Quentin Robinson’s been throwing it down since he was 12 years old, skipping school in Fort Lauderdale, Florida, to attend dance battles against rivals from other schools during lunch hour.

“For the next week, that’s all you'd hear about,” he said. “That’s how we grew up.”

Sunday he taught some moves that helped him win those dance-offs (and keep his nickname — SpecialFX) at his first regular hip-hop dance class, held at the Rocky Mountain Ballet Theatre.

Eight students, from 7 years old to some more experienced dancers in their 20s, learned basics of popping, krumping, tutting, glide and wave, as well as some of Robinson’s original choreography in the two-hour introductory session.

At the start of the class, Robinson made one thing clear: When he demonstrated a move, you didn’t have to repeat it perfectly.

“It’s hip-hop,” he said. “It’s you, it’s your style, it’s who you are.”

And to demonstrate, he showed off some moves.

“Don’t be alarmed. This is me,” he said.

Sunday’s class started with Robinson’s favorite style of hip-hop: popping.

Popping largely involves quick muscle flexes in five areas of the body: upper arms, forearms, chest, stomach and thighs.

“You’re going to make a muscle as fast as you can and let it go as fast as you can,” he told the class, having each student hold their arms out and pop their biceps.

Robinson moved in this way through the class, taking moments to slow things down and teach intricate moves, never hesitating to take a few moments with one student until they got it right.

He taught the class a wave movement with the arms, airwalk and glide moves with the feet (smooth, so the shoes don’t squeak across the floor).

“You don’t wanna hear that squeak,” he said “Not in the middle of a song.”

Then the students learned some moves to Robinson’s happy dance, choreography that he’s taught to people all over the world for a documentary on dance.

The swing jazz moves came quickly during instruction, but when Robinson turned on the music, a double-time funk song, about half the class looked stunned by the speed they were suddenly expected to dance at.

Robinson grinned at them after the first try and by the third, fourth and fifth, it started to come together.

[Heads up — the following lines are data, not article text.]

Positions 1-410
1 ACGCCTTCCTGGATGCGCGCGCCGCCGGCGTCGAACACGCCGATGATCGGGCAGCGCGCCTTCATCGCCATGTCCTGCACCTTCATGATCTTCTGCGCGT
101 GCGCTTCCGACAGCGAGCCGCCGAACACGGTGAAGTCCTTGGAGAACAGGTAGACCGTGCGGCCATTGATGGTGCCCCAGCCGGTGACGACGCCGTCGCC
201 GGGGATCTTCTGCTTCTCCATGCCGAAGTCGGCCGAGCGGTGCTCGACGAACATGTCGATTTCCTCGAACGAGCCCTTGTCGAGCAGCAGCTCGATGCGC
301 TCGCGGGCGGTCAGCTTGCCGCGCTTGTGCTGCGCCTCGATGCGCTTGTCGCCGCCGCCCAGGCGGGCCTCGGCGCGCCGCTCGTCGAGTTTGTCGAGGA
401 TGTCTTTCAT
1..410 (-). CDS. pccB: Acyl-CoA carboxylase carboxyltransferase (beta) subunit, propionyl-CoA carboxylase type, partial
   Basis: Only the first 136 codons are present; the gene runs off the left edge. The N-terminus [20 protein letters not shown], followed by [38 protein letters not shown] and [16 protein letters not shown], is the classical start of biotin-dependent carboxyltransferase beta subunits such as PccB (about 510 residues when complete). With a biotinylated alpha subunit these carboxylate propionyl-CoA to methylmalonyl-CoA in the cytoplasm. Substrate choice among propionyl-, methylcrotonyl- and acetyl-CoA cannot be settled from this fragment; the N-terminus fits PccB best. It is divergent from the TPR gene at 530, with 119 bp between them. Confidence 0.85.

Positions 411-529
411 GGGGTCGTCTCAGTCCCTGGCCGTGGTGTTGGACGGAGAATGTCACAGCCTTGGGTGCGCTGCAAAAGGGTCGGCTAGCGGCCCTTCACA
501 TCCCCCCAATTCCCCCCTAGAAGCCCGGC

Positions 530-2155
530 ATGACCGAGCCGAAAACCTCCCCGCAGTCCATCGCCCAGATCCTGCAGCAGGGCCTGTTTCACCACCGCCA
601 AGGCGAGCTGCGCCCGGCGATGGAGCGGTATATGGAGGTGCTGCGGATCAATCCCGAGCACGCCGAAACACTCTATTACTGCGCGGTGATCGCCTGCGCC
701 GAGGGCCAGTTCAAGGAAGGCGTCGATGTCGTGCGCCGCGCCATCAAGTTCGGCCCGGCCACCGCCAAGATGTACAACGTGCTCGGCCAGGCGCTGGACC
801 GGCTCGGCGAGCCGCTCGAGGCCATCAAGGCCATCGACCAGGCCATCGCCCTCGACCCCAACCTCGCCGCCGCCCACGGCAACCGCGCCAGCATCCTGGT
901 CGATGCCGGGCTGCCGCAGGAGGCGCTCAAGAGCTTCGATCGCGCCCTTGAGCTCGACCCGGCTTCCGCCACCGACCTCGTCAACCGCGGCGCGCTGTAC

“If you don’t bounce, you will fall over,” he reminded during a pause. “It’s a constant bounce to this entire routine.”

Sure enough, on every beat, feet were leaving the floor, legs kicking, turning, sliding. It was impossible to be caught flat-footed.

They covered krumping, an “angry” type of dancing that involved some popping, as well as plenty of stomping with the thunderous bass and snare hits that gave the ballet theatre’s sound system a workout.

After a while, Robinson let the class go at it freestyle.

***

Seven-year-old Indy Dodge showed off some moves, light-up shoes flashing. Brandy La Roux, a trained belly dancer, incorporated a lithe arm wave into her dance.

La Roux said afterwards she came to Robinson’s class looking to diversify her dance experience.

"It was awesome,” she said, a great way to “break away from the gym.”

After a decade serving in the Marine Corps, Robinson made his way to Missoula and worked on getting his documentary, “The Happy Project,” off the ground.

The movie follows Robinson as he travels around the world to places like Uganda, Israel, Jordan and Indonesia to teach and learn dance moves, showing a common love of dance between people everywhere on Earth.

“Every time we had some kind of function with music…there was no problems at all,” he said. “We’re all tied in that way.”

Robinson hopes to hold video chats with people he meets overseas and students in Missoula, bringing together different experiences to find common ground.

“This kid on the other side of the world woke up this morning and did exactly what you did, just in different circumstances,” he said.

Robinson got to know the dance scene in Missoula by moving between different groups and studios, working with anyone and everyone who’s got the moves he’s looking for.

He’s excited to teach regular classes not just to share his talents, but to build a community; he can work students into future events and shows as they learn and get better at dancing.

“The experience is learning it and being in a room and bouncing around with everybody enjoying the music,” he said. “I want to be able to build a platform. So it’s not just a hip-hop class and go home.”

DanceFX classes are scheduled every Sunday at noon at the Rocky Mountain Ballet Theatre. Students are welcome to attend single classes or multiple sessions at a discounted rate. 

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